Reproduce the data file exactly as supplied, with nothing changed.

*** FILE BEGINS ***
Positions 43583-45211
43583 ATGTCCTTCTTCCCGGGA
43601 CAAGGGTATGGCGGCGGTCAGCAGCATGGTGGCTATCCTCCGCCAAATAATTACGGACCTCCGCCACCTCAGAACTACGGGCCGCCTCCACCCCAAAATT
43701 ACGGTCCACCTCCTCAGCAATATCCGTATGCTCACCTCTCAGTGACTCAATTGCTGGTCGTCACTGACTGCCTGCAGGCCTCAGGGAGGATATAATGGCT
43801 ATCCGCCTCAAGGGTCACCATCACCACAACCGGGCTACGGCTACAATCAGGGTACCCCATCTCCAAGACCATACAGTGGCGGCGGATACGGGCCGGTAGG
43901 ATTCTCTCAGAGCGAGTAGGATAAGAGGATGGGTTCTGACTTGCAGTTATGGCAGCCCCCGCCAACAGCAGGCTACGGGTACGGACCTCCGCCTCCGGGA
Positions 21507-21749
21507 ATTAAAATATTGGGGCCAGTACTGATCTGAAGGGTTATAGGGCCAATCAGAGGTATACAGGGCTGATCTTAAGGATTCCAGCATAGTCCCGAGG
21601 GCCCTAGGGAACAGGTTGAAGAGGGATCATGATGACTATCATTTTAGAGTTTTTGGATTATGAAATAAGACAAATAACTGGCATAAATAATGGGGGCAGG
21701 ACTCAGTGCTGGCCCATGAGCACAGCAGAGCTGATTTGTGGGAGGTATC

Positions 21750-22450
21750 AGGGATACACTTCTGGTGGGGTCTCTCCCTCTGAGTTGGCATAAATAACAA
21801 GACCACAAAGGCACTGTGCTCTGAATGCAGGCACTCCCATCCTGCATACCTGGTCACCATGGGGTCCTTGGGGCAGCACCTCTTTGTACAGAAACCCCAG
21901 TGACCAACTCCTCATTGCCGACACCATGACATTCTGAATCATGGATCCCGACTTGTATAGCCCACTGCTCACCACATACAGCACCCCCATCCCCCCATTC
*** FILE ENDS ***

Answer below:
Positions 43583-45211
43583 ATGTCCTTCTTCCCGGGA
43601 CAAGGGTATGGCGGCGGTCAGCAGCATGGTGGCTATCCTCCGCCAAATAATTACGGACCTCCGCCACCTCAGAACTACGGGCCGCCTCCACCCCAAAATT
43701 ACGGTCCACCTCCTCAGCAATATCCGTATGCTCACCTCTCAGTGACTCAATTGCTGGTCGTCACTGACTGCCTGCAGGCCTCAGGGAGGATATAATGGCT
43801 ATCCGCCTCAAGGGTCACCATCACCACAACCGGGCTACGGCTACAATCAGGGTACCCCATCTCCAAGACCATACAGTGGCGGCGGATACGGGCCGGTAGG
43901 ATTCTCTCAGAGCGAGTAGGATAAGAGGATGGGTTCTGACTTGCAGTTATGGCAGCCCCCGCCAACAGCAGGCTACGGGTACGGACCTCCGCCTCCGGGA
Positions 21507-21749
21507 ATTAAAATATTGGGGCCAGTACTGATCTGAAGGGTTATAGGGCCAATCAGAGGTATACAGGGCTGATCTTAAGGATTCCAGCATAGTCCCGAGG
21601 GCCCTAGGGAACAGGTTGAAGAGGGATCATGATGACTATCATTTTAGAGTTTTTGGATTATGAAATAAGACAAATAACTGGCATAAATAATGGGGGCAGG
21701 ACTCAGTGCTGGCCCATGAGCACAGCAGAGCTGATTTGTGGGAGGTATC

Positions 21750-22450
21750 AGGGATACACTTCTGGTGGGGTCTCTCCCTCTGAGTTGGCATAAATAACAA
21801 GACCACAAAGGCACTGTGCTCTGAATGCAGGCACTCCCATCCTGCATACCTGGTCACCATGGGGTCCTTGGGGCAGCACCTCTTTGTACAGAAACCCCAG
21901 TGACCAACTCCTCATTGCCGACACCATGACATTCTGAATCATGGATCCCGACTTGTATAGCCCACTGCTCACCACATACAGCACCCCCATCCCCCCATTC